In the last days of the election, Peggy Noonan had a “feel” that things were moving Mitt Romney’s way. George Will was more cerebral: his brain told him it would be Romney in a rout. And Michael Barone, who used to have a good divining rod to go along with an encyclopedic knowledge for all numbers political, also predicted a Romney landslide.
What they had in common, aside from putting up a brick Tuesday that completely missed the electoral net, was a last-hurrah push for the old-fashioned prediction by gut.
This was the year the meta-analyst shoved aside the old-school pundit. Simon Jackman of Stanford, Sam Wang at the Princeton Election Consortium and, of course, our colleague Nate Silver, all perfected math-based, non-subjective models that produced predictions that closely matched the outcomes.
People who are surprised by the election – and Sarah Palin looked like she was close to tears as the obvious became obvious even to those who live in the Fox bubble – were probably listening to people who are paid to fantasize.
Karl Rove is Exhibit A. Until the very end, he confidently predicted a Romney victory, though he seemed to give himself some weasel room in bringing up Hurricane Sandy at the end as an excuse. But Rove, who collected millions from deep pockets for his independent expenditure groups, had to predict a Romney victory. Otherwise, why continue to give him money? These donors would have been better off reading the In-trade prediction model – based on real money bet on the outcome. They put the odds of an Obama win at 72 percent on election eve.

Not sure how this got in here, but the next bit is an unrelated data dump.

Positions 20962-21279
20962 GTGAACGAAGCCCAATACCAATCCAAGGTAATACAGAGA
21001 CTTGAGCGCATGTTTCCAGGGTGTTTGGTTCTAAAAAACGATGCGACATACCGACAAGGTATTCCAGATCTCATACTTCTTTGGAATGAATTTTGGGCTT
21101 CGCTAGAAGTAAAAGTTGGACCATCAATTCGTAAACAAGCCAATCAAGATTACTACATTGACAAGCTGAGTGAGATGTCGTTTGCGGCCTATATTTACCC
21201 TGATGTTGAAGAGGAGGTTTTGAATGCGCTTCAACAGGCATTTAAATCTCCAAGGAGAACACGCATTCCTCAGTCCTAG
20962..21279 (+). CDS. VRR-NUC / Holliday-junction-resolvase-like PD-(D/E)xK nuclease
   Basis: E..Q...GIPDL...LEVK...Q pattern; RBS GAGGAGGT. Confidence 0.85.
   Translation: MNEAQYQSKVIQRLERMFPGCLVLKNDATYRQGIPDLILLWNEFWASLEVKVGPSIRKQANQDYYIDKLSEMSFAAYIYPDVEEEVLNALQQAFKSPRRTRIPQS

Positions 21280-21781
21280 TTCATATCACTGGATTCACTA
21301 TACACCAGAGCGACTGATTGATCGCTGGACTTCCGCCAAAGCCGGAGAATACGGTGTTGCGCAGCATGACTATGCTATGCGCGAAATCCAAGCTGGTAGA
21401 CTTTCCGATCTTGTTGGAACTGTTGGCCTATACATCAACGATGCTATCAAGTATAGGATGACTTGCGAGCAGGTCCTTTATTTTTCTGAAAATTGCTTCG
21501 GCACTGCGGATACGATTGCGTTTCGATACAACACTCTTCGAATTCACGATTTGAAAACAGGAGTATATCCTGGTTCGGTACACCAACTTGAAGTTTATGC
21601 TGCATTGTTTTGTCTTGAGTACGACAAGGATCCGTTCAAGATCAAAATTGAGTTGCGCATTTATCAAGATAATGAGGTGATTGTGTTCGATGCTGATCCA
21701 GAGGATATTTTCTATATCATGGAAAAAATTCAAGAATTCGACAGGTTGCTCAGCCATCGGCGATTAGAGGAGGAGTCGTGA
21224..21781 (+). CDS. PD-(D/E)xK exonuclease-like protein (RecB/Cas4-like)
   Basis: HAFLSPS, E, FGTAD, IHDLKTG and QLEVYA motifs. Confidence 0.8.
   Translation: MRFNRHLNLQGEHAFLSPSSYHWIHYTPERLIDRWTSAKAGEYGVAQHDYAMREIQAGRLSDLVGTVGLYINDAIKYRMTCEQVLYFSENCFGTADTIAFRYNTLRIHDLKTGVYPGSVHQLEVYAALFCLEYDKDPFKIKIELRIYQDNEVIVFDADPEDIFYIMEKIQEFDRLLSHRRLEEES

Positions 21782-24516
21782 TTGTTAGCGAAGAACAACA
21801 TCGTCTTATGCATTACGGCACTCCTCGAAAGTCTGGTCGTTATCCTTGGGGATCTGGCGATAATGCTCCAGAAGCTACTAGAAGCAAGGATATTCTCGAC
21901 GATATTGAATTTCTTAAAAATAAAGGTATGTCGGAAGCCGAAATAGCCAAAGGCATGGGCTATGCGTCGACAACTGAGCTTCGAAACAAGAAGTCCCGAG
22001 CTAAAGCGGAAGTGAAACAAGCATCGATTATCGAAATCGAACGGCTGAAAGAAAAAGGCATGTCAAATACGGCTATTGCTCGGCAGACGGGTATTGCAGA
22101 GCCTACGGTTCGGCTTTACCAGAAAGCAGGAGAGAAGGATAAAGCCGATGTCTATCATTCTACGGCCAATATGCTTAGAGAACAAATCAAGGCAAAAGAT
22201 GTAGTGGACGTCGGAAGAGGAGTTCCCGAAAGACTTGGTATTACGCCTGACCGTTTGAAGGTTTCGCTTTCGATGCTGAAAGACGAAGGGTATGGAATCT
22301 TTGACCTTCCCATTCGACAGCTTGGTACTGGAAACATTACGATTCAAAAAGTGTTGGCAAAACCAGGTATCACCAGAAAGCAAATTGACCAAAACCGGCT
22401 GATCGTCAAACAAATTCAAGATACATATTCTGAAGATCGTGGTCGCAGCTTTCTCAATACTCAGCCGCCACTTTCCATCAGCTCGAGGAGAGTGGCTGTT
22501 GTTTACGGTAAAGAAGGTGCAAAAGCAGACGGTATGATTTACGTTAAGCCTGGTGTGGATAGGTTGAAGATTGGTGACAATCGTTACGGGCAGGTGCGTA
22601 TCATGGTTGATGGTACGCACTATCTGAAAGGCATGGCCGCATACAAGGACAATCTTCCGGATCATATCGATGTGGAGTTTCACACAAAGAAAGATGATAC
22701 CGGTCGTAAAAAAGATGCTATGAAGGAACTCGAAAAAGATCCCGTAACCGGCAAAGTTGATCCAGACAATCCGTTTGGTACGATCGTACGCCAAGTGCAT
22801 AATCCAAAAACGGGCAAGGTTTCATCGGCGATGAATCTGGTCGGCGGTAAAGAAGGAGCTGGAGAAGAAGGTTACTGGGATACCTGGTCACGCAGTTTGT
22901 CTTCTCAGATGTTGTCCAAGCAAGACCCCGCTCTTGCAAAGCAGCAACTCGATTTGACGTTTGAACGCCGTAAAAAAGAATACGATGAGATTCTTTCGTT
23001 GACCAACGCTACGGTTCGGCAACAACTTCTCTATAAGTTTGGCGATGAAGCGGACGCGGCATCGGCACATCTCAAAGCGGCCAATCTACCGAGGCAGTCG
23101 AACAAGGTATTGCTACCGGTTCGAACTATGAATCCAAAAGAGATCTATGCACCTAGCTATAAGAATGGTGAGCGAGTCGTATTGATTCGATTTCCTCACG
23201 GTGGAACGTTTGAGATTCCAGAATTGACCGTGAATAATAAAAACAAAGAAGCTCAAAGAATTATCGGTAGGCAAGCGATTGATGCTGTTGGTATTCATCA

Newt Gingrich, who has a preternatural ability to slide out of whatever he said in the past, said without blinking or blushing that Romney would win the popular vote by six percentage points and rack up more than 300 electoral votes. “I base that on just years and years of experience,” he said. And it’s taught him – what?
And we have to mention Dick Morris, who has been assuring Fox listeners for months that Obama was a one-term president. He said Romney would end the night with 325 electoral votes, a number about equal to Glenn Beck’s stellar forecast. “It will be the biggest surprise in recent American political history,” Morris said.
The surprise is that people like Morris – Jon Stewart called him “The King of Wrong Mountain” – continue to find work.
Little wonder then, that so many people turned to the math-based prediction models this year. Moneyball has finally beaten down the old scouts. Not romantic, by any stretch, but more reliable. Now, if only the Republican Party would follow suit, on the major issues of the day, into the reality-based community.